A Guide To Cold Calling In The Engineering Sector

Passionate about sales management, marketing and my family. Why do I work here? I get a kick out of helping businesses to find new work. 


A breif guide to cold calling in the engineering sector - A sales blog by Dean Munkley

Let's put it this way—winning new clients is a bit like dating. You wouldn't walk into a first date without knowing anything about the person you're meeting, right? Here’s how to optimise your approach in a consultative, yet amicable way.

Identifying Your Ideal Client: Swipe Right or Left?

You may recall that we discussed grading your current customers in a previous blog. Now that you have a clearer picture of what your 'dream client' looks like, it's time to go find them. But wait—before you pick up the phone, make sure you're reaching out to prospects that actually align with your wishlist. After all, wouldn't you rather be in a room with someone you actually want to talk to?

The First Call: Your Sales 'First Date'

As a sales consultant specialising in engineering businesses, I can't emphasise enough the importance of preparation. Imagine going on a first date and asking, "So, what do you do for a living?" when their job is all over their social media. Doh!

It's the same with sales calls. Do your homework. Know at least the basics of what the prospect's company does, and, if possible, have their website open during the call for quick reference. In this blog about how to find potential clients for your engineering business, I've also highlighted how LinkedIn can serve as an invaluable resource for identifying new business contacts. Before making that initial call, consider browsing your prospect's LinkedIn profile to gain insights into their professional background, what they look like, and who else they're connected with in their industry. This prep work not only equips you with a fuller understanding of the individual but also facilitates a more meaningful and targeted conversation.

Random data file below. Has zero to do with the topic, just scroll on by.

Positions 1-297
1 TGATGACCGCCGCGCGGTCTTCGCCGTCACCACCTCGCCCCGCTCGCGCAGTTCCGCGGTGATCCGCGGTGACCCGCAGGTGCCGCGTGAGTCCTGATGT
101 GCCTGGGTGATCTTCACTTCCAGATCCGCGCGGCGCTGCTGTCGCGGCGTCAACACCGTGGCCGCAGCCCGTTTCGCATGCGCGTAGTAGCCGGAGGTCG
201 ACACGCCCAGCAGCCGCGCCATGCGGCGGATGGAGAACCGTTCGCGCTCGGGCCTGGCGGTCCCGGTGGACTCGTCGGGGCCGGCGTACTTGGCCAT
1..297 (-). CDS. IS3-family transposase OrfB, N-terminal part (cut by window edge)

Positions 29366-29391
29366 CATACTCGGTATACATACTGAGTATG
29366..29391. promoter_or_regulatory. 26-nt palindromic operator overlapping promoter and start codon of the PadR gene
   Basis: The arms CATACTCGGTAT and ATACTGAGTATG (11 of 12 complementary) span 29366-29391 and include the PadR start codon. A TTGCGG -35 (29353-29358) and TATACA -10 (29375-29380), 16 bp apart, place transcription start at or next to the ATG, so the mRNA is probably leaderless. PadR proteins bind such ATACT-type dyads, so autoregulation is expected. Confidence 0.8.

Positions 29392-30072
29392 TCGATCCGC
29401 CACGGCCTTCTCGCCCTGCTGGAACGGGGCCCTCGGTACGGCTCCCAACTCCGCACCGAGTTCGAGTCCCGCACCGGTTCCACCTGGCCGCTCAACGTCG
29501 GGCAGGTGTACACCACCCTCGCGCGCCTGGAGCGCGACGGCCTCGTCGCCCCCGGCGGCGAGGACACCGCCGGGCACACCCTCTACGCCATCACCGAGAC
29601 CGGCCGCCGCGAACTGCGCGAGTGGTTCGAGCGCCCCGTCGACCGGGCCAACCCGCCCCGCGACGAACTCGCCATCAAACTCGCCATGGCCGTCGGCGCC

Mastering the Art of Conversation: It’s Not All About You

When introducing yourself and your company, keep it short and sweet. Decision-makers are busy people. Get them talking as soon as possible. Building rapport is not about showcasing your subcontract engineeirng business; it’s about fostering a balanced conversation. Just as you wouldn't dominate a social interaction by talking incessantly about yourself, you should approach sales calls with the same conversational finesse.

Devil's Advocate Alert: It's All in the Questions

I often see salespeople wrap up calls without really understanding the prospect's needs, only to kick themselves later when they realize they could have offered a much better deal. Remember TAMMING & PAMMING from the same blog about grading your customers? This is where it really pays off. Pepper the conversation with open questions. These are questions that can't be answered with a simple 'yes' or 'no,' and they allow you to dig deeper into your prospect's needs. Write down a few 'go-to' open questions before the call to keep the conversation flowing. Here are some examples tailored for a subcontract engineering company speaking with a manufacturing buyer focused on bespoke components:

  1. Needs Assessment: 
    "Can you walk me through the types of bespoke components you usually require?"

  2. Quality Assurance: 
    "What specific quality standards do you look for in your components?"

  3. Budget Constraints: 
    "What budget range are you working with for these components?"

  4. Order Volume: 
    "What's the typical volume for an order of bespoke components in your operation?"

  5. Pain Points: 
    "Have you faced any challenges with your current or past suppliers?"

  6. Time Sensitivity: 
    "What's your ideal turnaround time for a project like this?"